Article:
4 Popsicle Bridge Designs

Picture this, you are back in 7th grade. You’re sitting in science class with a group of friends staring at a pile of Popsicle™ sticks and a bottle of glue. While you may not have realized it then, you learned some valuable information engineering through that project. Yes, now would be a great time to thank those awesome science teachers. If you remember, you probably learned about four different types of bridges found around the world. Whether you’re a student looking to win a science fair project or a parent that has been recruited to help, here are four bridge designs you may consider (P.S. Here's the original video).

Beam Bridges

 beam bridge

This bridge is made of a long beam, usually steel, that runs from one end to the other. This would be the simplest bridge you built in science class. It looked something like a flat walkway. It is held up by concrete blocks on either side. In order for this bridge to work, it must be made of stiff material making it able to resist bending and twisting under the weight of heavy loads. A great example of this type of bridge would be the Lake Pontchartrain Causeway Bridge in Louisiana. The longer of the two bridges is 23.83 miles long.


Truss Bridges

 truss bridge

A single beam, no matter what the distance, receives a lot of compression and tension. The top beam receives the most compression and the bottom receives the most tension. The middle beams, however, experience very little compression and tension. I-beams provide material on the tops and bottoms of beams to help the upper and lower beams handle these forces. If you think back to your project in science class, this would be the bridge with the cool triangles. The triangles dissipate a load, essentially transferring the weight from a single point to a wider area. This build allows for longer bridge length. The Warren Truss Bridge in Kansas would be an excellent example of this type of bridge. This was one of the first truss bridges ever built.

Arch Bridges

 arch bridges

I am sure a few Popsicle™ sticks were broken on this one. The arch bridge was the hardest to build but man, was it cool. Made up of a series of arches that run underneath the bridge deck, this bridge is one of the most popular types of bridges. This bridge conveys load forces along the curves of the arch supports at each end. These support ends, called abutments, carry the load of entire bridge.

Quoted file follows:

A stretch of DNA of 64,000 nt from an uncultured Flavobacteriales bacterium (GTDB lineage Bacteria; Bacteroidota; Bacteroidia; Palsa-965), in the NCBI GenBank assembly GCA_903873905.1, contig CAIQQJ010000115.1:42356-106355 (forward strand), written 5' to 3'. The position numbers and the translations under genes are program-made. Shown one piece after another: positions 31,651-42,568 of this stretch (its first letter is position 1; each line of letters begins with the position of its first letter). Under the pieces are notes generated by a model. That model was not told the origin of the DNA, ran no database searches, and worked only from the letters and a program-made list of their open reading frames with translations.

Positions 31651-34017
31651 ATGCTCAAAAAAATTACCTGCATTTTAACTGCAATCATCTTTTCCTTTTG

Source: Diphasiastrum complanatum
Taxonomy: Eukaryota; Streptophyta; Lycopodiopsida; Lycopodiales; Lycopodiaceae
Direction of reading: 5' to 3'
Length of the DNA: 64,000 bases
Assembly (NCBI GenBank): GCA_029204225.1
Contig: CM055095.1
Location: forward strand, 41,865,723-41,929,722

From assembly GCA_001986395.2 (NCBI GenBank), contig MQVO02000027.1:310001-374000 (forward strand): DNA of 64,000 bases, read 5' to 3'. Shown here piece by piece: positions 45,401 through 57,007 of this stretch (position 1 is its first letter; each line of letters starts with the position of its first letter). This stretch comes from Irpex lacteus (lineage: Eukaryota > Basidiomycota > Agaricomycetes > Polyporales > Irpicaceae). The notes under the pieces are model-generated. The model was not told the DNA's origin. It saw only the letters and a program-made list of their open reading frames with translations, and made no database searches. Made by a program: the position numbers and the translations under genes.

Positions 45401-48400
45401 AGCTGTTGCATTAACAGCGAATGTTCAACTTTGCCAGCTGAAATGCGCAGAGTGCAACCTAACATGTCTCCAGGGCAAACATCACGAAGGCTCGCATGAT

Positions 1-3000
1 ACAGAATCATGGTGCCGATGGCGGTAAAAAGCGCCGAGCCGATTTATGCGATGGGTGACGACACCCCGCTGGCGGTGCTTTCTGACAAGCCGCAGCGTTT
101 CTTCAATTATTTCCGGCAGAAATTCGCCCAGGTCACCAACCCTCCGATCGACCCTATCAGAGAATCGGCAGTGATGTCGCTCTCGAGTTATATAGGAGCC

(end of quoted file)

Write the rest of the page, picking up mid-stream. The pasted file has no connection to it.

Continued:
The abutments are responsible for holding the arch in an unmoving precise position. The keystone at the top of the arches pushes the surrounding rock down and outward, making the structure very strong. A very commonly known arch bridge would be the Sydney Harbour Bridge.

Suspension Bridges

The last bridge you built was the suspension bridge. For those of you that don’t remember it by name, yes, this was the one where you got to use yarn. This bridge can span anywhere from 2,000 feet to 7,000 feet long. The roadway is suspended by cables, ropes, or chains depending on the bridge. The cables run along two tall towers which are located on either side of the bridge.

These towers support majority of the weight as compression pushes down on the deck of the bridge and travels up the cables. Once the towers receive the compression they dissipate it directly into the earth. The supporting cables run horizontally between the two anchorages, which are made of massive concrete blocks or solid rock. These cables receive the bridge’s tension forces. The best example of a suspension bridge would be the Golden Gate Bridge.

These four types of bridges are found all over the world today, and we rely on some of them every day for getting to and from where we need to be. That being said if you are thinking about building a bridge, you need to consider the importance of having a structure that is reliable and built with the right materials. Contact a structural engineer and get their opinion on the best way to build your bridge.  After all, this isn’t 7th grade, and you aren’t using Popsicle™ sticks. Get help from the pros, call Anderson Engineering today.